Tuesday, September 18, 2012

Classic AT: Taping an Ankle

Students: You asked for it, here it is.

So many times, I hear AT's and students upset that public perception is that we tape ankles and get ice. Not sure why, but it's never really  bothered me.  Yes, we do much more than that, but I'd be more concerned if we had NO public perception.  At least we are being noticed.

Anyway, a co-worker of mine is adamant about applying a clean, neat and functional taping technique.  He describes taping as an "ATC's signature".  I love that!  Take pride in it; make sure it works and don't try to rush it.  

When teaching traditional taping techniques to university students, I seem to find that while there are hundreds of variations and personal preferences on taping.  That said, the instructor HAS to teach one method for the student to capture the basics and learn the skill.  I frequently hear from clinical instructors questioning the technique involved when students displays their skills at a clinical site.  While I do teach one method; it is just that; one method.  I fully expect each student's taping to evolve as they progress clinically, and even encourage it.  However, there are several taping basics which can easily be lost or discarded over time. We should be sure that the evolution is one of sound clinical reasoning and not just clinician preference.  This can potentially decrease the effectiveness of the tape itself, delaying rehabilitation or even exacerbating the injury.
Some general rules on taping:
The first assumption here is that I am discussing taping an injured ankle, not simply taping a healthy one.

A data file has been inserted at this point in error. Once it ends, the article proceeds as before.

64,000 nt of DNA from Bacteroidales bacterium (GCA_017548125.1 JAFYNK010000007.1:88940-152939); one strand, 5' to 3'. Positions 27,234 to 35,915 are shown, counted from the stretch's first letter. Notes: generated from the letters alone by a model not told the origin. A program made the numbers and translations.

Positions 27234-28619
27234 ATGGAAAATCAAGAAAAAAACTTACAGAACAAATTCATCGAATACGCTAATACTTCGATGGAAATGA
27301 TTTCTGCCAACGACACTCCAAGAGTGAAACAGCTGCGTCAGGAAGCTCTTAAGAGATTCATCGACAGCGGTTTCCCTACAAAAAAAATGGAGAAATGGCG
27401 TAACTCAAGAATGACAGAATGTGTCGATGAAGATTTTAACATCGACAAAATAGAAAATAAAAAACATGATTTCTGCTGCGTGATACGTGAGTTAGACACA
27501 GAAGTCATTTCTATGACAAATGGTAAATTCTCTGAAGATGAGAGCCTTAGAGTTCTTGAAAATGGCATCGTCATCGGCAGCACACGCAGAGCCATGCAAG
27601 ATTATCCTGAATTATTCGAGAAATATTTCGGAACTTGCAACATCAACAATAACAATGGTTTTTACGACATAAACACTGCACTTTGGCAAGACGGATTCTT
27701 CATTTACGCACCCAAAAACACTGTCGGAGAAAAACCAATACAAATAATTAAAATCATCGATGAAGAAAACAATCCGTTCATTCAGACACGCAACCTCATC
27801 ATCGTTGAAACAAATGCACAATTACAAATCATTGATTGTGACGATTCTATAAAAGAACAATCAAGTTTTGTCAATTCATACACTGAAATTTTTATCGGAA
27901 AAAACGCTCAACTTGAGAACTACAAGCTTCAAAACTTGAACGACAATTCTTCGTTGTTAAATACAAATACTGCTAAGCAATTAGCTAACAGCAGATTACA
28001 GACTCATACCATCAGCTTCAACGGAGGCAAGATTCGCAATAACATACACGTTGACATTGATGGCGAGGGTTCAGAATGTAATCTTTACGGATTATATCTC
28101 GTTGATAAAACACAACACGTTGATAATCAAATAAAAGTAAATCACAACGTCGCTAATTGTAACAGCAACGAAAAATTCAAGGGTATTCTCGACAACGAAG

1.  Avoid continuous tape.  This means don't wrap with one or two long strips of tape completely circling the joint.  Use smaller, shorter strips for greater tensile strength.  An added danger with continuous tape is that it may only provide compression, not support.

2.  Know what you are taping for.  In this video, we are taping to help lock the talus into the ankle mortise. I am applying a basic variation of the closed basket weave taping technique.
3.  Overlap the tape by half all the time, and you will have both a neat AND functional taping.
4.  I've heard colleagues say for years that taping with white tape is going out the door.  This, coupled with the proliferation of over the counter braces and advances such as  Kinesio tape (among others) certainly would lend credence to that argument.  However, I think that sometimes nothing beats regular tape.  In addition, much like anything in health care, I think it's more damaging to completely discard something when a) it still works for some athletes and some injuries, and b)it's the athlete's preference.  At the end of the day, I think that's what drives the discussion for me.
5.  Make sure it's latex free.  Most, but not all tape is nowadays.  Be sure to ask and double check before applying directly to your athlete!

Lastly, I'm not against other styles of taping, nor am I against bracing.  As an educator I believe that all are beneficial when used correctly, and it's up to the ATC, athlete and injury to determine which is the best specific tool for that specific scenario.

Random Question: When did we start calling these "Ankle Tape Jobs"?  Does "Nice ankle taping." not suffice?  Does anyone know the origin of the phrase "tape jobs"?  It is so awkward sounding; both to type and speak.  


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